The Prime Minister has insisted that the response to plans to override parts of the Northern Ireland Protocol was more “muted” than expected.
His comments, which came during a visit to Rwanda overshadowed by defeats in a pair of crunch by-elections, came as MPs prepare to debate the controversial proposed legislation on Monday.
It is despite renewed legal action by the EU since the Bill was announced.
Boris Johnson’s administration has argued that the measures to remove checks on goods and animal and plant products travelling from Great Britain to Northern Ireland are necessary to safeguard the Good Friday Agreement and peace and stability.
Unionist opposition to the imposition of checks between Great Britain and Northern Ireland has seen the Democratic Unionist Party refuse to return to the powersharing executive, leaving the region without a functioning government.
But the plans to unilaterally override parts of the protocol – agreed between the UK and the EU – prompted outrage in European capitals.
The Irish government in particular has repeatedly appealed to the UK to step back from taking the drastic action on the protocol.
“Generally speaking, I think it’s quite interesting that the reaction around the table amongst our friends has been much more muted than I think people were expecting,” the Prime Minister told journalists travelling with him in Rwanda.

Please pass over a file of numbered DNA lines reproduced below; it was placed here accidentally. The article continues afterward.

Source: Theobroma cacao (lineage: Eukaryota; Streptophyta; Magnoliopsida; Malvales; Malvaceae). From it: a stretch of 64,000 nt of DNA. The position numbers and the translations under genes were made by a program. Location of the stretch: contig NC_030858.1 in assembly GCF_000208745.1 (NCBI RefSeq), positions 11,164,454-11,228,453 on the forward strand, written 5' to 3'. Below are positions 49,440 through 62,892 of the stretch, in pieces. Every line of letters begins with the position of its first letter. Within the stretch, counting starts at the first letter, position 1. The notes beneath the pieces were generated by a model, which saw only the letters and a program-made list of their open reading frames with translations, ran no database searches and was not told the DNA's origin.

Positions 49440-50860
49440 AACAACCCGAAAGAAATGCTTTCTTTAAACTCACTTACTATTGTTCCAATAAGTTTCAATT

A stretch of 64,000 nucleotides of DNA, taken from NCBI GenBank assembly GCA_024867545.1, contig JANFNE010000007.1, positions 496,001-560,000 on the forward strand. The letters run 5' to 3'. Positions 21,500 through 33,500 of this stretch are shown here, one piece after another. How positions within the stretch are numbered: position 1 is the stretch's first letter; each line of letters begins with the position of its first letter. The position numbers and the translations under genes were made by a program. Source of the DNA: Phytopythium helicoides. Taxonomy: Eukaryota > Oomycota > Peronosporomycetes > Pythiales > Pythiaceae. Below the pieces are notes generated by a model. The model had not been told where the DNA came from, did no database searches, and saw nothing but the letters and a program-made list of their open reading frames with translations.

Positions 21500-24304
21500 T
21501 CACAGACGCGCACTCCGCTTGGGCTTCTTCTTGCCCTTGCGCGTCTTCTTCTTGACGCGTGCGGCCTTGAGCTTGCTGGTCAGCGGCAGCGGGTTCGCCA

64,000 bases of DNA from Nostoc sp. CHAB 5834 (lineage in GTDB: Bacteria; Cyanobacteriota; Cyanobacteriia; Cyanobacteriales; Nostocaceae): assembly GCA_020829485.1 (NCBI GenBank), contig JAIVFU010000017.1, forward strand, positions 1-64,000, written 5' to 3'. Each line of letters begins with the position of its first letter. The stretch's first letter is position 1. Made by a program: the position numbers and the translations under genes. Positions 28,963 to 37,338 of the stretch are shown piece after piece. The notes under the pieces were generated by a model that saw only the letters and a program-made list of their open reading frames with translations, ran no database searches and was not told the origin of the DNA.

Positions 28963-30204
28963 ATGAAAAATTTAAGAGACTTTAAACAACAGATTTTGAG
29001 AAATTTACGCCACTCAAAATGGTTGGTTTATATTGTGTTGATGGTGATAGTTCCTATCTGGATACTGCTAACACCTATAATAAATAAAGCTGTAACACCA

“That’s because, you know, in the end, we don’t want to fall out over this. We want a solution.”
The Prime Minister also played down concerns over legal challenges to the Government over the Bill.
“We’ve got a legal case against us for failing to have proper customs procedures, all sorts of things,” he said.
Mr Johnson also rejected suggestions, emanating from some EU leaders, that the effort to reshape the protocol was simply an attempt to appease Tory hardliners.
“Do you really think that most Conservative MPs or most people in the country are thinking about this problem? They’re not,” he said.
“I’m afraid to say that this is an issue that is entirely to do with the balance of the political situation in Northern Ireland. And we have to respect that.
“This is something that I didn’t want to do. I wanted the protocol to work. I, after all, agreed the thing.
“When I read it, I looked at it with the eyes of optimism, and I thought that there was enough stuff in it if you read it carefully, there’s enough language in it about east-west trade and the UK internal market, to make you think that the EU could make it operate in a way that wasn’t burdensome for businesses trying to do business east-west between GB and NI.
“That isn’t how it has been operated.
“It’s caused Stormont to collapse. There’s a great deal of ill-feeling about it in one community in Northern Ireland.
“I think that with a few quite bureaucratic fixes you can remove some of these vexatious barriers and sort it out, that’s what we’re trying to do.”